Here is one more example, but this time it is on the short side of the trade.
This is a chart of Facebook from March 13, 2013. Notice how the stock broke the morning low on the 9:50 bar and then shot straight down. The volume also began to accelerate as the stock moved in the desired direction until reaching the profit target.
This is literally the only setup I trade. I believe in keeping things simple and doing what makes money. As stated earlier in this article, notice how the simple moving average keeps you on the right side of the market and how it gives you a roadmap for exiting the trade.
Chapter 4: How to use Moving Averages to Stop out of a Trade
In theory, when buying a breakout, you will enter the trade above the 10-period moving average. This will give you the wiggle room you need if the stock does not break hard in your desired direction. The above chart is the classic breakout example but let me give you a few that are not so clean.
The above chart is of First Solar (FSLR) from April 10, 2013.
The stock had a false breakdown in the morning then snapped back to the 10-period moving average. This is your first sign that you have an issue because the stock did not move in your desired direction.
If your stock fails, the 10-period MA will provide a fail-safe to gauge the strength of the trend.
Continuing, FSLR stopped in its tracks at the 10-period moving average and reversed down again only to trade sideways. At this point, you know that something is wrong; however, you wait until the stock closes above the moving average because you never know how things will go.
That last section felt clear and finite, didn’t it? What you will realize once you start active trading is that stocks will break a respective moving average intra-bar, only to wick and close back above the average.
Sitting through this type of price action is extremely difficult, especially if you are sitting on profits.
The other gray area is when a stock closes below a moving average but only by a thin margin. The stock may even hover right beneath the average, only to rise from the ashes.
Chapter 5: How to use Moving Averages to Determine if a Trade is Working
You must know when to hold them and when to fold them.
If we could all apply this logic to business and life, we would all be much further ahead.
In the market, I think we naturally look for the perfect example of our trade setup. The majority of trades will neither work nor fail, they will just underperform.
Since I trade breakouts, the moving average must always trend in one direction. For me I know it’s time to raise the caution flag once the 10-period moving average goes flat or the stock violates the moving average prior to 11 am.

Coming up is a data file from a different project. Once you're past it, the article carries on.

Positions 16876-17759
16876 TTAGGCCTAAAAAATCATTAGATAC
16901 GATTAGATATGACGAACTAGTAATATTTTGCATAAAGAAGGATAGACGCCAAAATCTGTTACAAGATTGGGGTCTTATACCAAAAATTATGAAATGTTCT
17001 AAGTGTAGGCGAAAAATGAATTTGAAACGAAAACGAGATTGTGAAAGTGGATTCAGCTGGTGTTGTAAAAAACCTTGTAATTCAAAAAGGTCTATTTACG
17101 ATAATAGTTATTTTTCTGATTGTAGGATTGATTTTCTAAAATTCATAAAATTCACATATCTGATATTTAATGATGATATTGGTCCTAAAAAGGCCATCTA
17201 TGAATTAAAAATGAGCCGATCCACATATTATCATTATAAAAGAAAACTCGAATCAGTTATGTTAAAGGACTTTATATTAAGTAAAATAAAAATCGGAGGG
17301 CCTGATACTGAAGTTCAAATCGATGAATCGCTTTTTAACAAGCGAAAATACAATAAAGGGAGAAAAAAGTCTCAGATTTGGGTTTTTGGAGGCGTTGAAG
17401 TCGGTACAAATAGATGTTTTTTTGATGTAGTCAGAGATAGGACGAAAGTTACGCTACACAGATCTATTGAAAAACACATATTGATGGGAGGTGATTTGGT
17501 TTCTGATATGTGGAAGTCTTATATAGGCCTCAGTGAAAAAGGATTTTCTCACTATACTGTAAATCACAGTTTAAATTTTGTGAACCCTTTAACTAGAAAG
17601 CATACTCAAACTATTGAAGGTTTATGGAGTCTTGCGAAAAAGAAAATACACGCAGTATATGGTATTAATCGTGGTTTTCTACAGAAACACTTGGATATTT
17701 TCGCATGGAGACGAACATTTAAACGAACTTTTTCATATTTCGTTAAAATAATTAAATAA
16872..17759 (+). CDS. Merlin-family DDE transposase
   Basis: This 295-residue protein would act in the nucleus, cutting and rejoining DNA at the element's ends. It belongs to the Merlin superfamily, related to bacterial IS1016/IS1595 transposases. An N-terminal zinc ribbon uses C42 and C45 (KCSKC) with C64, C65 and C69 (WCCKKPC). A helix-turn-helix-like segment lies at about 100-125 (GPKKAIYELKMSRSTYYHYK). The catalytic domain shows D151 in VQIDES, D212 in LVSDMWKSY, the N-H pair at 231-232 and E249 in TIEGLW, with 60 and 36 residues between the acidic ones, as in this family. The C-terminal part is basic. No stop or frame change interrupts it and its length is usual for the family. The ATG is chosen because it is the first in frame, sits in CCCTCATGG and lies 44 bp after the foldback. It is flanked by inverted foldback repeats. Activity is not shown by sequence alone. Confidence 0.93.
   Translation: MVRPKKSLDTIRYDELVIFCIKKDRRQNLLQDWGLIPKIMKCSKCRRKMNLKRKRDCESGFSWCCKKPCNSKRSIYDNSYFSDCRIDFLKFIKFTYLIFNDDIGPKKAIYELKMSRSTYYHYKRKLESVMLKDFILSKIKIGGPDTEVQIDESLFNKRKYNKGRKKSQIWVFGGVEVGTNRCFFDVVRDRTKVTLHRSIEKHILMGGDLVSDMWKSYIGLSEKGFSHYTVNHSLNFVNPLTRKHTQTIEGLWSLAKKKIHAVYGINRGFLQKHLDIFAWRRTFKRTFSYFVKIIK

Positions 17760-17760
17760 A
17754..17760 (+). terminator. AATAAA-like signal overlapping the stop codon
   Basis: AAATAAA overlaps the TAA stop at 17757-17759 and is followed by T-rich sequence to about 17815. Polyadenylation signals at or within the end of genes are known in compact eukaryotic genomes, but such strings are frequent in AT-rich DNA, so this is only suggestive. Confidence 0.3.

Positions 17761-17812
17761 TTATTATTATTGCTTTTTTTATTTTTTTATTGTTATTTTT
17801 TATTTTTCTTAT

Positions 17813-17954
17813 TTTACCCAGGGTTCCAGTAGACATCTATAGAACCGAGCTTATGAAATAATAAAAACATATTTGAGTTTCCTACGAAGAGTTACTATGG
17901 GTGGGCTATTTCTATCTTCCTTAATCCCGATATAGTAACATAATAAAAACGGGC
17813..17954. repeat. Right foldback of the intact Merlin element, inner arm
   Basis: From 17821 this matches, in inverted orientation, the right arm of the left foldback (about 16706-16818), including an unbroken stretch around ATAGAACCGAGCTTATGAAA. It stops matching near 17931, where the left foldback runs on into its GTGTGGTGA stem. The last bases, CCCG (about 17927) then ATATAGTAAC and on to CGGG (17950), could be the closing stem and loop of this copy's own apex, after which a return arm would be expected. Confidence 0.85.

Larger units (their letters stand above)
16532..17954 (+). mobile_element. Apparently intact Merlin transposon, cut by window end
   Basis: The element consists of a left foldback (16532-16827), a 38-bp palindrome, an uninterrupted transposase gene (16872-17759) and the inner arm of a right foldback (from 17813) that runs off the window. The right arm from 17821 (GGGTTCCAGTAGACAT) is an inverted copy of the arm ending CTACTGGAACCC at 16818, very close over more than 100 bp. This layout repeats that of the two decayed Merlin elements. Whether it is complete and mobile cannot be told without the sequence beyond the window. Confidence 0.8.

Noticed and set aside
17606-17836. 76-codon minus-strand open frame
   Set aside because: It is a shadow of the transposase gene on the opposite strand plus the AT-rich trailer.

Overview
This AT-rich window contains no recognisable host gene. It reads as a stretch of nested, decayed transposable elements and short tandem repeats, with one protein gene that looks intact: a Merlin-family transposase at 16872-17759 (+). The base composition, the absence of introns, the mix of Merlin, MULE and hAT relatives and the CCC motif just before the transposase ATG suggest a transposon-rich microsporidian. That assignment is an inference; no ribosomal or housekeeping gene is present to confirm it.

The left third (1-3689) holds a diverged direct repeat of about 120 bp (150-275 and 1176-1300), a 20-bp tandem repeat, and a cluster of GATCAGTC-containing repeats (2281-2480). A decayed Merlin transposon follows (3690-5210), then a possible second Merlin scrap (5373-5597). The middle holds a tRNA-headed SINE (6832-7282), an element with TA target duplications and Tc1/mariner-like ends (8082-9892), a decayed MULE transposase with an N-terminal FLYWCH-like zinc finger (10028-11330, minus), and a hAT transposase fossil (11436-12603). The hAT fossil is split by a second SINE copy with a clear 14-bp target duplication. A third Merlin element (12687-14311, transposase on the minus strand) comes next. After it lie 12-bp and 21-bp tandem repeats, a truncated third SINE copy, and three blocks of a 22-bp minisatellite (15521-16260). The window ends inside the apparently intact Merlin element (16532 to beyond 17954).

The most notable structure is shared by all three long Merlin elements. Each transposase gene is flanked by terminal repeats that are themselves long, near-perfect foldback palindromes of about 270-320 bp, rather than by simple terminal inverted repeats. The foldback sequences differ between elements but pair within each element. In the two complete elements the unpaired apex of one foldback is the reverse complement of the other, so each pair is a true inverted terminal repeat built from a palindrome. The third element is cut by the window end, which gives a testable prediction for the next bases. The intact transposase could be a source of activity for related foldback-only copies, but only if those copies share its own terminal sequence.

Did you catch the method that you can use to determine if things are working out?
If not, it’s time.
From the moment you put on a trade, it’s like a car depreciating once you pull off the lot. The longer you are in a position and the trade is not going your way, the greater the likelihood things are going to go against your trading plan.
To this point, you need to have some idea of how you expect the price to interact with the moving average after a certain amount of time in the trade and based on the time of day if active trading.
Chapter 6: Why I Do Not Ride the Average
Before I get 100 emails blasting me for this one, let me qualify the title of this section.
Yes, you can make money allowing your stock to trade higher if it does not close below the moving average. For me, I was never able to make consistent sizable profits with this approach day trading.
There was a time before automated trading systems were stocks moved in a linear fashion. However, now with the complex trading algorithms and large hedge funds in the marketplace, stocks move in erratic patterns. Couple that with the fact you are day trading breakouts, it only compounds the increased volatility you will face.
So, to avoid the back and forth present in the market, I would have a 1.62% profit target. On average, the stock would have a sharp pullback and I would give back most of my gains.
To counter this scenario, once my stock hit a certain profit target I would start using a 5-period moving average to try to lock in more profits. So, it was either give the stock room and give back most of my gains or tighten the stop only to be closed out practically immediately.